During 1958 Günther wrote Gödel twice, sending new papers. Gödel did not reply; when Günther wrote on 1 January 1959 expressing concern, Gödel wrote an interesting reply (letter 14, 7 January), again referring to Günther's earlier idea. But that was evidently his last reply. Günther continued to write and send papers through 1959 and 1960 but got no response from Gödel. In 1961 Günther obtained the appointment at the University of Illinois. The last item in the correspondence is an undated notice of the change of his address from Richmond to Urbana, postmarked 27 July 1961. On it Günther wrote, "I have accepted a research professorship at the University of Illinois and I am looking forward to it. Herzlichst, Ihr G.G." He was perhaps letting Gödel know that he too no longer needed to continue the exchange.
3. Gödel's reaction to Günther's logical ideas
Both in the correspondence and in published writings, Günther presses his constructions in many-valued logic, taking as his point of departure the views about metaphysics and logic discussed above. Gödel's remarks about this are rather brief. In letter 4 he writes:
Unfortunately I can't go into your 3-valued logic more in this letter. What I miss so far is a more detailed explanation of the connection in content of your truth tables with your philosophical ideas.
He doesn't reject out of hand the idea of using many-valued logic; in letter 7 he writes that it is suggested by reflection on the paradoxes[30b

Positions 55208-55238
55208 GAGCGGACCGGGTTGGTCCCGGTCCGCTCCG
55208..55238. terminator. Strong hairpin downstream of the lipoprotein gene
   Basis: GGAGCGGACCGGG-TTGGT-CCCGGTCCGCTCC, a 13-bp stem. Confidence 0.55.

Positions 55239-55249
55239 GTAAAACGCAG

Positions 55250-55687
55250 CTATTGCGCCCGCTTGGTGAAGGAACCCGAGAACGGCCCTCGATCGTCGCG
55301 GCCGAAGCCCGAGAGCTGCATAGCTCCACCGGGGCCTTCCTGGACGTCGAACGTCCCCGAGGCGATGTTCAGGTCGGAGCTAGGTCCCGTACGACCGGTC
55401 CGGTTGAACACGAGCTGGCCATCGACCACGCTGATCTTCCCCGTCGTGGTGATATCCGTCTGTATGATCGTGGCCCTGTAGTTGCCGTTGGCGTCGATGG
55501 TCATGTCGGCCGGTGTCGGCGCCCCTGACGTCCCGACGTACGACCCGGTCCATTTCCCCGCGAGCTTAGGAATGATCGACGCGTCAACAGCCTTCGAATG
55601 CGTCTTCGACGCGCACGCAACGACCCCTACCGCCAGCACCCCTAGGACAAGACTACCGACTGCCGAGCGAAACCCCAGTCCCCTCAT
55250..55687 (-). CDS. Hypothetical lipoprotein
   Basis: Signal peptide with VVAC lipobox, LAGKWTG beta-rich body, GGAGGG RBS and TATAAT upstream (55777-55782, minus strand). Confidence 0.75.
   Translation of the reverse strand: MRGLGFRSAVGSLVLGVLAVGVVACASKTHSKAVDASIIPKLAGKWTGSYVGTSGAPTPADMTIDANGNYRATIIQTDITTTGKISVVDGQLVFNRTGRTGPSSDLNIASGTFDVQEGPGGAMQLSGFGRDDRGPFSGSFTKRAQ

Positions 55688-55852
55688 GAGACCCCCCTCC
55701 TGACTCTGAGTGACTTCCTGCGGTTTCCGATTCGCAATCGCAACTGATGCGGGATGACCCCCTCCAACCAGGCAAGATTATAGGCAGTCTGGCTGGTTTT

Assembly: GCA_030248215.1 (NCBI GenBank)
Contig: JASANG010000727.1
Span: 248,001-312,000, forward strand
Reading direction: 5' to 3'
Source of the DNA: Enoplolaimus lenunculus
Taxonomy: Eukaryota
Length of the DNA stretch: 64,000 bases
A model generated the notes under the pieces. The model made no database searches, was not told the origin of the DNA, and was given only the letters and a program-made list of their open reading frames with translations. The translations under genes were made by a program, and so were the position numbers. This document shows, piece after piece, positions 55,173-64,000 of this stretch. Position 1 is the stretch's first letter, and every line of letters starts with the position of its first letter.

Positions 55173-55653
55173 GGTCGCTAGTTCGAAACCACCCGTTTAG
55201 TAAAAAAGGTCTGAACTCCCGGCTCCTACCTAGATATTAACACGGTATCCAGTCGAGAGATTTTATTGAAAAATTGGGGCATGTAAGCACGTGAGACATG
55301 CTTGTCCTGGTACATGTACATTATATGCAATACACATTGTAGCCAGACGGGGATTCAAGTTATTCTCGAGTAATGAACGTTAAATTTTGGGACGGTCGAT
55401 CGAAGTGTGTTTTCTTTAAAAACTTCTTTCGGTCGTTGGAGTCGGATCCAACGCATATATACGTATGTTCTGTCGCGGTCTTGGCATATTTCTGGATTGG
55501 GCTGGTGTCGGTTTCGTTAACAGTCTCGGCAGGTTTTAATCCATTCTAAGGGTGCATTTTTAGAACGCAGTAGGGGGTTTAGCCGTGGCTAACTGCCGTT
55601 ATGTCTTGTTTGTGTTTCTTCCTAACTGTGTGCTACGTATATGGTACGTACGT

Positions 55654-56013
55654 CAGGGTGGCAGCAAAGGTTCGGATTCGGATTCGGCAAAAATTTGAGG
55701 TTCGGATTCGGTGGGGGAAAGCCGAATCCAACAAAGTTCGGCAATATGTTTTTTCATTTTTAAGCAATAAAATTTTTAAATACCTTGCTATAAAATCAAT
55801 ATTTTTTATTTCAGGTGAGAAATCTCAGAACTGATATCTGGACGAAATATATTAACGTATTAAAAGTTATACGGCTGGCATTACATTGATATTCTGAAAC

] and by the fact that "necessary" and "possible" can be thought of as truth-values. But Gödel is not able here or elsewhere to make very much sense of Günther's effort.
Regarding the meaning of the truth-values, Günther had attempted an explanation in his letters and in at least one publication before that time, Giinther 1953
. But in the same letter Gödel wrote that the manner in which Günther wanted to introduce the third truth-value was "not wholly intelligible" to him and that he missed any explanation of what the three truth-values really mean. Gödel may not have seen enough by August 1955 to have even the limited grasp of Günther's intention expressed in §1. Probably he had by the time he read the manuscript of Günther 1958,
but this did not lead to a change in his expressed attitude, and his view of that paper was not very favorable. It is easy to guess what the obstacle was: Günther wasn't able to give a motivation for modifying basic logic independent of his particular metaphysical interpretation of classical logic, and although he explains the three values in terms of his ideas about consciousness, he not only does not make clear how they are truth-values but seems to want to cut loose from the concept of truth, more so even than intuitionistic logic does. One might well ask whether what resulted should still be called logic